Corian is an acrylic man-made material. It is stain resistant and hard to chip or break – this makes it more durable than marble (or granite). In addition, it can be moulded and invisibly repaired. It has a low(er) resistance to heat and is more easily scratched than marble (although scratches can be sanded away).

versital table top metal edge

Versital Table Tops

Versital is a man-made imitation marble, made of resin. It is stain and scratch-resistant, non-porous and slightly lighter than marble. It comes in a wide range of natural looking marble and granite finishes as well as RAL colours with sparkle effects.

marble laminate table top with brass abs edging

Laminate Table Tops

This option involves choosing a laminate (eg. Formica, Egger, Polyrey) with a marble effect to go on an MDF base. The tables will be much cheaper, lighter in weight, and stain resistant. The downside is that most laminates available have a shiny look to them. Though there are matt laminates becoming available. Laminates are also limited to a straight edge profile. If the edge is to be laminated it needs to be a minimum of 50m thick to stick, and the pattern won't match. 

Compact Laminate Table Tops

Compact Laminate Table Tops

So called ‘compact laminate’ table tops are of a man-made material, with a very solid (black) core, that can have a laminate top surface in various finishes (not yet one that mimics marble). The tops are cheaper, lighter (as they are thinner) and completely waterproof. They come in a limited range of finishes, including some with a 'natural feel'. They represent an extremely robust option.

werzalit table top

Werzalit & Topalit Table Tops

A leading budget option for ‘marble-look’ tops is Werzalit, the trade name for a chipboard table ‘wrapped’ in a sealed, waterproof membrane, that is available in a very wide range of (printed) finishes, including marble-look. Although it comes in a fixed range of sizes and looks less genuine than some alternatives, it is scratch & stain resistant, waterproof and lighter than most competition – it is ideal for flip-top bases.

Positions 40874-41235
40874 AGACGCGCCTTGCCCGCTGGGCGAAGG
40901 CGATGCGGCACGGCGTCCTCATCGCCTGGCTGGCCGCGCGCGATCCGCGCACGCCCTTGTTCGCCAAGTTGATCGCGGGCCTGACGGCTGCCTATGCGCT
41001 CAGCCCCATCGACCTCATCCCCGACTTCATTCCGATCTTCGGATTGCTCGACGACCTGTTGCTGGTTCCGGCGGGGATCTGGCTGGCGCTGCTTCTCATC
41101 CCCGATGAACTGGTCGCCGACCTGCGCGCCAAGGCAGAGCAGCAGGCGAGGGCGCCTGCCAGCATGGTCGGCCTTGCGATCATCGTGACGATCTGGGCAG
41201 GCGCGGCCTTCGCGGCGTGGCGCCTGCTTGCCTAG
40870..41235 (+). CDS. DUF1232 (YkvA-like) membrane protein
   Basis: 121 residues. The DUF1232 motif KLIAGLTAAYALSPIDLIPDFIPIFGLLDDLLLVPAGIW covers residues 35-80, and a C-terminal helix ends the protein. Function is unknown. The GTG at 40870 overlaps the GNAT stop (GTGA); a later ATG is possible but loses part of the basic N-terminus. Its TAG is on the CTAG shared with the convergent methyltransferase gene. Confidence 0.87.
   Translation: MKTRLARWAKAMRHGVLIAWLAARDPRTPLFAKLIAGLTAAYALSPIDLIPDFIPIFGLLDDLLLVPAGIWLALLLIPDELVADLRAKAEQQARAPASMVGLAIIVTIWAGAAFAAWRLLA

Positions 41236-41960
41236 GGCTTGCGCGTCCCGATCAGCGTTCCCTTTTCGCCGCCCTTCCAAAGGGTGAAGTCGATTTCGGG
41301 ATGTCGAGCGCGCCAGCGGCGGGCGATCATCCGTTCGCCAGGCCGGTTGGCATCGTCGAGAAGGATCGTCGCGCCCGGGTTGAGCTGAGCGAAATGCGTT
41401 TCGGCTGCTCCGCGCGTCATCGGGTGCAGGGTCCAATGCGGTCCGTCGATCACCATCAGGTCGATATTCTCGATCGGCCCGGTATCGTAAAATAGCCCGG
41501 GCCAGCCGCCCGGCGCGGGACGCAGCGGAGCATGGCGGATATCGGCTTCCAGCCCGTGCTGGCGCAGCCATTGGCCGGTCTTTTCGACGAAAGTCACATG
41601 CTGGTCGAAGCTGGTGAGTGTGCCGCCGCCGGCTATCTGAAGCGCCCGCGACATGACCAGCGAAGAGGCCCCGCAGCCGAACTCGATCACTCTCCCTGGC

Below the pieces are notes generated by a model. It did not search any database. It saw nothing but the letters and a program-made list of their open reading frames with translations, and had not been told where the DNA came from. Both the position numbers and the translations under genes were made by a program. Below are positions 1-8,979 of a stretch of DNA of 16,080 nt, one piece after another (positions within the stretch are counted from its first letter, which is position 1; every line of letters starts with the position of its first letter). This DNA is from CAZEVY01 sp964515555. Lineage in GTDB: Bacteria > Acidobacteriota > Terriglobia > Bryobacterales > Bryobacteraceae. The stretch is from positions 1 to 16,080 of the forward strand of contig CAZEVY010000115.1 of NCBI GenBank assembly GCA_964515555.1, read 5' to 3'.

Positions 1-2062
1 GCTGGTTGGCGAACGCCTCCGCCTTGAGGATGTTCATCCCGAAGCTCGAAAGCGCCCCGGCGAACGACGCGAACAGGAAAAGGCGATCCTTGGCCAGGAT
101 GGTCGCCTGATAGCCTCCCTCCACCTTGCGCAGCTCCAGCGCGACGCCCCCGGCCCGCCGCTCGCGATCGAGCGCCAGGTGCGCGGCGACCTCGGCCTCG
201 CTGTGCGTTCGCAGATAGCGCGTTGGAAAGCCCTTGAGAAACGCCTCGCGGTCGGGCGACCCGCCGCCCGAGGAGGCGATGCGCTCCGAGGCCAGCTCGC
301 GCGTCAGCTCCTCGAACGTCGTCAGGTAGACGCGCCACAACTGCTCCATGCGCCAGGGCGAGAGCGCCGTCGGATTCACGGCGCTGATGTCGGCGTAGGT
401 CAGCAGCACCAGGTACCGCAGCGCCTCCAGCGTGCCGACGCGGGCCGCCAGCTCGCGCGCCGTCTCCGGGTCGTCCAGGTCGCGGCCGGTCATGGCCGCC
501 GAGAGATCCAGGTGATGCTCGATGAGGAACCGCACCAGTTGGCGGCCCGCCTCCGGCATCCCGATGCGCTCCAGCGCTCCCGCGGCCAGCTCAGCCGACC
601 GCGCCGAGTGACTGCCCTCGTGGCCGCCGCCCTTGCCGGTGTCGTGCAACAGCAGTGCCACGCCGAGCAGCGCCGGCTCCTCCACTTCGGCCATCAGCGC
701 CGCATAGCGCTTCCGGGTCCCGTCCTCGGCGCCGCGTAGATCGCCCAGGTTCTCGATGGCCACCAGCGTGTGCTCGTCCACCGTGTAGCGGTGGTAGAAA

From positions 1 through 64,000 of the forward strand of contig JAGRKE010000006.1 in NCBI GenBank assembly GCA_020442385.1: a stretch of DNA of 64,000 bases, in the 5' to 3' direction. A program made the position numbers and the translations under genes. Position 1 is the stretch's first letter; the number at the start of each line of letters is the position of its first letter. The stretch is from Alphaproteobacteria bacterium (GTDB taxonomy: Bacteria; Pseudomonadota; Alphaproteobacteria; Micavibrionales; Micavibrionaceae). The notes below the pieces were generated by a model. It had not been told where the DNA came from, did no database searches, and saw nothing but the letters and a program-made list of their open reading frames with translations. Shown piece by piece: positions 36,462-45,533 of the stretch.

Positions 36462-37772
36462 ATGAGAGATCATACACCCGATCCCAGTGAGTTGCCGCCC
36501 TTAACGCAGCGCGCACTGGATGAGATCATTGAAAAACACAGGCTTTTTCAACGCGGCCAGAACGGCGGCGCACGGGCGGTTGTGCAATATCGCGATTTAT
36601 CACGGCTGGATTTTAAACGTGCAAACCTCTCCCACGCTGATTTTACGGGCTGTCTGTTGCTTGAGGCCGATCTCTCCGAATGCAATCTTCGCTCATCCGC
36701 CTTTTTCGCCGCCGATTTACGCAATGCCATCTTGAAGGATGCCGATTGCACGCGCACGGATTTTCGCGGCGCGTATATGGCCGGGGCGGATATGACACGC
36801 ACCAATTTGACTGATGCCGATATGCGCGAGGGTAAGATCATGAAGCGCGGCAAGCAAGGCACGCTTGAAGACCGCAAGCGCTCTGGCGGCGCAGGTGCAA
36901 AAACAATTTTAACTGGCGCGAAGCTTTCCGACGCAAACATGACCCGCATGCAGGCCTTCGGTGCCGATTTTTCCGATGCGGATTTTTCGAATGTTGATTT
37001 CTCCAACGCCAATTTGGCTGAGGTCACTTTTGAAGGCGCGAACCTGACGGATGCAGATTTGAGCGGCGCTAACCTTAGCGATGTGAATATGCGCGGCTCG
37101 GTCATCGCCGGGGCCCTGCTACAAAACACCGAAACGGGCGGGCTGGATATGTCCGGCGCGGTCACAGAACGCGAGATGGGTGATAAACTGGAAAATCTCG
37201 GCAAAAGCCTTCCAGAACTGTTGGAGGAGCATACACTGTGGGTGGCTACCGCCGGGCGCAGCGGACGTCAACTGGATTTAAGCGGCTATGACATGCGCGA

marble look table top

MDF Marble Table Tops

MDF can be ‘painted’ with a finish that looks like marble; this combines the benefits of the appearance of natural stone with the lightness and durability (and warm feeling) of a wooden table. The finish is resistant to staining and etching and better for lighter table bases (including flip-top bases). It cannot (yet) be used outdoors.

Comparative properties of alternatives to marble

Click table to enlarge.

marble-alternatives-table
Marble Alternatives Decision Tree

Click image to enlarge.

marble-table-top-alternatives-decision-tree

Marble resources

For more info about the pros & cons to specifying marble & other stone read our blog: Restaurant Table Tops: Marble, Metal & More. Or learn about care & maintenance of a marble surface here. We also have a guide on terrazzo: 2 Golden Rules for Specifying Terrazzo.

Topics: Tables, Furniture knowledge

By Paula Stanbridge-Faircloth Paula Stanbridge-Faircloth on 18/04/19 11:40